The medical community is constantly on the lookout for innovative solutions to humanity’s ailments, and thanks to advances in science and technology, cures for diseases and disorders once considered incurable are always around the corner. One development is the human–animal hybrid. These artificial hybrids, called chimeras, have the potential to create better model organisms to study human disease.
So far, chimera experimentation is entirely non-human, focusing particularly on common lab animals, but results are promising. One study found that diabetic mice could be cured using islets (clusters of insulin-producing cells) grown in mice–rat chimeras. Applying this therapy to humans would provide a cure to the 415 million people with diabetes worldwide. If successful, this approach could be used to treat many other diseases.
To create a hybrid, researchers first delete from the host embryo’s genome the gene for the desired organ. Researchers inject human-induced pluripotent stem cells—adult human cells that have been reprogrammed into embryonic stem cells and are able to develop into any type of cell—into the embryo, which researchers place into the womb of an adult organism. When the organs have begun to form in the embryo, they remove the chimera. An organ grown in the chimera, once developed, is useful for study and experimentation. Some scientists hope to push the usefulness of chimeric organs even further, and urge that their implantation in human patients be considered in order to reduce waiting times for human donors.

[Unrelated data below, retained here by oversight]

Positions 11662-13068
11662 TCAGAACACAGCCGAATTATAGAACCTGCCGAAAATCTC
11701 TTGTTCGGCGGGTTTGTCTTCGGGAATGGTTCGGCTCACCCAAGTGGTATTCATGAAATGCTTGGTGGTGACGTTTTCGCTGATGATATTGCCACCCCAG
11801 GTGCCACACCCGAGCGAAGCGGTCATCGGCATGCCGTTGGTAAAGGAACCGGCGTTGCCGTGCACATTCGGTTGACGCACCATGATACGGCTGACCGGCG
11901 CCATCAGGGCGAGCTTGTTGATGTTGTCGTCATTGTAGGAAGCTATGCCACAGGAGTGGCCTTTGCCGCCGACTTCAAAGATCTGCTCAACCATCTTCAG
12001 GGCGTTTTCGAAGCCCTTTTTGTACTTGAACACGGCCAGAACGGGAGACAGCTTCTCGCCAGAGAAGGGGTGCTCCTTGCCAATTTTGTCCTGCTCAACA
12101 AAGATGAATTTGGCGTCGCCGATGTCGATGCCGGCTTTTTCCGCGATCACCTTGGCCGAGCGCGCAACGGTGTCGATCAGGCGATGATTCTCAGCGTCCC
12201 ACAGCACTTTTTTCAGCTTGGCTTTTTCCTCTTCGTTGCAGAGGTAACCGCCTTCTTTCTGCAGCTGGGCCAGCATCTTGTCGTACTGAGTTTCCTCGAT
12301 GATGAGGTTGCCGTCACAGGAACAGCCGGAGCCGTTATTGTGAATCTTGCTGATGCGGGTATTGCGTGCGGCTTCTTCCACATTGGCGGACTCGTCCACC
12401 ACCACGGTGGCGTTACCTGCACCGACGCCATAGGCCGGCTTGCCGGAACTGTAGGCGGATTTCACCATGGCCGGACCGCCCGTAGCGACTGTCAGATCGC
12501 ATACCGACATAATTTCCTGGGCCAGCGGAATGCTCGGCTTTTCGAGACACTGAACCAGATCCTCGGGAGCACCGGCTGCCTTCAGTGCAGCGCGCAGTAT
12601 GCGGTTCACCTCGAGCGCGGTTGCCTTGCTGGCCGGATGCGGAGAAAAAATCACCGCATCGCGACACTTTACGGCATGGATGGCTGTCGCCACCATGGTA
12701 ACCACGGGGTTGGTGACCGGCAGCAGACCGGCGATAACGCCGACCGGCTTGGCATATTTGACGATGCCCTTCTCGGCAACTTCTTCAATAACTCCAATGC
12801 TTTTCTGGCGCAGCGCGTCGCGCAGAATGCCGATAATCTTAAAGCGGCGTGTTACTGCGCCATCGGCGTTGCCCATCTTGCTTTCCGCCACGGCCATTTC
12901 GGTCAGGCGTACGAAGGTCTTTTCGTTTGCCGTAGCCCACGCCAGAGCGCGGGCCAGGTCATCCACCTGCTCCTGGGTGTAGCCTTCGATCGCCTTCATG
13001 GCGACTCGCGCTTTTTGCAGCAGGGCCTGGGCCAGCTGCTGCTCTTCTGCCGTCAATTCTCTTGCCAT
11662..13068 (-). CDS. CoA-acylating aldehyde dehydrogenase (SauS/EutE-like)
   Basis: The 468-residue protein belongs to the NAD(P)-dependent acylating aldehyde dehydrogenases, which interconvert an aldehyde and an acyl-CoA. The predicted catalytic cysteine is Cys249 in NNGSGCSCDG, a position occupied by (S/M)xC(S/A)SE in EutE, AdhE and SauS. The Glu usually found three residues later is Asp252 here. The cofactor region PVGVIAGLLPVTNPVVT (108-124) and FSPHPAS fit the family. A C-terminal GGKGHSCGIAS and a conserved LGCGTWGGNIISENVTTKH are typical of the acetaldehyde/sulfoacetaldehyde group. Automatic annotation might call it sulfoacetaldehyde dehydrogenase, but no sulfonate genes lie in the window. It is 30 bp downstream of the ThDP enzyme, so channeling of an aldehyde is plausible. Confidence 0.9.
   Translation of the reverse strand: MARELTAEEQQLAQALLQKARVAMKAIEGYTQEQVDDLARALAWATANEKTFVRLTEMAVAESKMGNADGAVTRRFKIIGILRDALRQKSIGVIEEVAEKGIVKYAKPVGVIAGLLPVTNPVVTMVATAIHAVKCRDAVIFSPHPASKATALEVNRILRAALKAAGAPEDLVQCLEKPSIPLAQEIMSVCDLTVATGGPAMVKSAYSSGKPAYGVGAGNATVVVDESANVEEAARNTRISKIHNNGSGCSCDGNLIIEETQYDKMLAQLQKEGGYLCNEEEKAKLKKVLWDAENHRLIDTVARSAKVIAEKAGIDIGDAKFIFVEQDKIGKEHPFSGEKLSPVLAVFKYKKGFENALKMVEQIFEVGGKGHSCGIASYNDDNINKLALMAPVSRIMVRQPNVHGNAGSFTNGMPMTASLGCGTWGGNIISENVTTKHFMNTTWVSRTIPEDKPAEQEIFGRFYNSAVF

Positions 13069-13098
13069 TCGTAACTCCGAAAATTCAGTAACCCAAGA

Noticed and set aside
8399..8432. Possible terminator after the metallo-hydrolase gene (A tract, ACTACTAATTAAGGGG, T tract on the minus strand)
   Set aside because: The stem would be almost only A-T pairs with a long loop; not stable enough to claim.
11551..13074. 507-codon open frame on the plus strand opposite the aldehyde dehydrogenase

But chimeras, like many other great scientific and medical advances, come with both ethical and practicals questions. Scientists cannot predict with certainty whether the introduction of the hybrid organs will affect other parts of the host. Some people, like Stuart Newman, professor of cell biology at New York Medical School, have expressed concern that the stem cells enter the host embryo’s brain, causing these animals to develop human consciousness or human needs. Others worry that the chimeras will develop human sperm and eggs, which might allow the possibility of a human or chimeric fetus growing. Many are concerned that working toward the goal of creating chimeras goes beyond what humans should ethically try to accomplish. Newman believes that chimeras are “getting into unsettling ground that…is damaging to our sense of humanity.”
Despite growing apprehension, the National Institute of Health called a moratorium on funding for all chimera research. This has hindered chimera research and delays the revolutionary scientific discoveries that this model could make possible.
Scientific research often takes us into unknown territory. As a society, we must work to resolve ethical issues quickly as they arise from constantly progressing research. We must weigh the advantages and pitfalls of increased scientific and medical knowledge and the potential unintended consequences of overstepping ethical boundaries, while making minimal sacrifices to the welfare of the such advances could benefit.